Android has always had an excellent notification system but with Android 11 it is getting a major shot in the arm. One of the new features responsible for this is Conversations, which should have a significant impact on your notification system if you send and receive a lot of messages.
Prior to Android 11, the operating system made no distinction between notifications from messaging apps and those from other apps. This meant someone trying to get in touch with you had to share space with things like media controls, app update notifications, delivery notifications, random spam from a game you installed a while back, and anything else that your phone would keep popping up. Clearly, this is not ideal as for most people an incoming message would be a higher priority than any of those other notifications.
This is exactly what Conversations tries to fix. With this feature, Android 11 will automatically filter incoming notifications from messaging apps and show them in their own dedicated section at the top of the list. Conversations is designed to work with multiple messaging services, so all of your contacts from different messaging services can coexist together at the top of the list.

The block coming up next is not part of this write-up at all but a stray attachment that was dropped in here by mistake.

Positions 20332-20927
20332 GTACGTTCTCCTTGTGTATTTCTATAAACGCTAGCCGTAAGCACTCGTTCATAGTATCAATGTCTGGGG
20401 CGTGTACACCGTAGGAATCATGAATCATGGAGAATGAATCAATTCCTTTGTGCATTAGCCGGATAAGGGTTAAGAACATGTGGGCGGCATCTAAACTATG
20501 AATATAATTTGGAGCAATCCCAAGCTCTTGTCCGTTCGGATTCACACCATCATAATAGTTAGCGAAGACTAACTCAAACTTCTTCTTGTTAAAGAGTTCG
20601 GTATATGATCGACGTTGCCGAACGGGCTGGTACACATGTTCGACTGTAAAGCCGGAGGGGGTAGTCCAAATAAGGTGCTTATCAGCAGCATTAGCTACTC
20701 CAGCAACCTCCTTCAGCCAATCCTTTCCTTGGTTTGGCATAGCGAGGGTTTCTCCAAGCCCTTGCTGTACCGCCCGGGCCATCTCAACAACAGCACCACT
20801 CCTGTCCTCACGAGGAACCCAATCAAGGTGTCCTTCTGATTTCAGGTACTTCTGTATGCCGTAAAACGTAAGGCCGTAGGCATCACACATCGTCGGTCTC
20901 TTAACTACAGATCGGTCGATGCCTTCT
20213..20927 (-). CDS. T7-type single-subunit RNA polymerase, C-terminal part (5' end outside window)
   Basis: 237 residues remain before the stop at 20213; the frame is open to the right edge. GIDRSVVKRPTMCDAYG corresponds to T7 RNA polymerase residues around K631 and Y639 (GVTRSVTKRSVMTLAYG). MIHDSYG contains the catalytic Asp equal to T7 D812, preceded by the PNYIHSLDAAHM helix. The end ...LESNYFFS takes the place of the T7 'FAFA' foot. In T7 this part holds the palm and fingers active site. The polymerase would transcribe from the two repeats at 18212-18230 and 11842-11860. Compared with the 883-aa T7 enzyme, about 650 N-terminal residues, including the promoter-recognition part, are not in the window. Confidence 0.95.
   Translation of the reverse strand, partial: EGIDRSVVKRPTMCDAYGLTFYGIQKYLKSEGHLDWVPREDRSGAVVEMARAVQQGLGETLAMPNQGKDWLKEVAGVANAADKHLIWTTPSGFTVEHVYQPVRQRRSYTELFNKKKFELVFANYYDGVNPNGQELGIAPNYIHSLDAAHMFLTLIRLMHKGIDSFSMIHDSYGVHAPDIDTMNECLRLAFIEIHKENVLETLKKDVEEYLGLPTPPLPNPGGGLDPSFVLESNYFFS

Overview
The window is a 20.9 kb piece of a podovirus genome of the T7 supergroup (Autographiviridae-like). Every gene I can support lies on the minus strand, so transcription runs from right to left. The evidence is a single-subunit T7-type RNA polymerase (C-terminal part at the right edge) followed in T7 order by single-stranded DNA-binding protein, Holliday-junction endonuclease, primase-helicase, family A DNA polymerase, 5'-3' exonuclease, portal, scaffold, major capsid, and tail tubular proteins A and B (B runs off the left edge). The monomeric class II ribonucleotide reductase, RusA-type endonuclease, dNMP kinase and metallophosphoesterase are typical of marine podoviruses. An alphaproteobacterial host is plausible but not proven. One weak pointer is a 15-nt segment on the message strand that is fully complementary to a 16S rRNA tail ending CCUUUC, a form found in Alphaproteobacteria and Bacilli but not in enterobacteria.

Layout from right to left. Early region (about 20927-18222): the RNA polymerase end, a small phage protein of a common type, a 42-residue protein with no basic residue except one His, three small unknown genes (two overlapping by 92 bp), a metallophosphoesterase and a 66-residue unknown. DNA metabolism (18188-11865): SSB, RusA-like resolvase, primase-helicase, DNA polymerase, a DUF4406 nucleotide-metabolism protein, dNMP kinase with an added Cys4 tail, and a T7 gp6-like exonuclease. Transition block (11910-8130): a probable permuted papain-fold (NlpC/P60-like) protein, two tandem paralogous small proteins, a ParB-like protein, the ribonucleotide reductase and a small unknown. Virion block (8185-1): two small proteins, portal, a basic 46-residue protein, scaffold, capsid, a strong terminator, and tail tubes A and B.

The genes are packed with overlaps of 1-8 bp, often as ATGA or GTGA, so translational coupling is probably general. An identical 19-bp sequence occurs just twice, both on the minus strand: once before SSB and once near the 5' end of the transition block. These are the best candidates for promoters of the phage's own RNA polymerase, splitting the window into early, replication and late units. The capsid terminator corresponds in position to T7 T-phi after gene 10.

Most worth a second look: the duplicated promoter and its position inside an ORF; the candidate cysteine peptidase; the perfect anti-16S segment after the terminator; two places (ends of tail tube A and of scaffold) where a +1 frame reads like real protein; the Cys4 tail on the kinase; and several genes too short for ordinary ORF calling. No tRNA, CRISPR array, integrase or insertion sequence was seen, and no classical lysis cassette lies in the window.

Every app gets its own item in the Conversations list. If an app gets multiple notifications from different contacts, they are all grouped into a single item. You will see the name of all the people who messaged along with their pictures and the app icon.
If you want further control over the items in the list, you can press and hold on them to increase or decrease their priority. An app can be made always to have its notifications appear on top of the Conversations list. Conversely, an app can be made to never make a sound if a notification comes in.
Conversations requires support from the app developer. Once an app has added support for the required metadata and properties, Android will pick up any notifications coming in from it and place it in the Conversations section.
Of the apps that we had installed on our device, Messages, Telegram, and WhatsApp were automatically sorted into Conversations. However, notifications from Skype, Twitter, Instagram, and even email apps like Gmail and Spark were recognized as regular notifications. Also, and this likely due to some bug, but apps that do get placed in Conversations will occasionally appear outside of it, like Telegram in one of the screenshots above.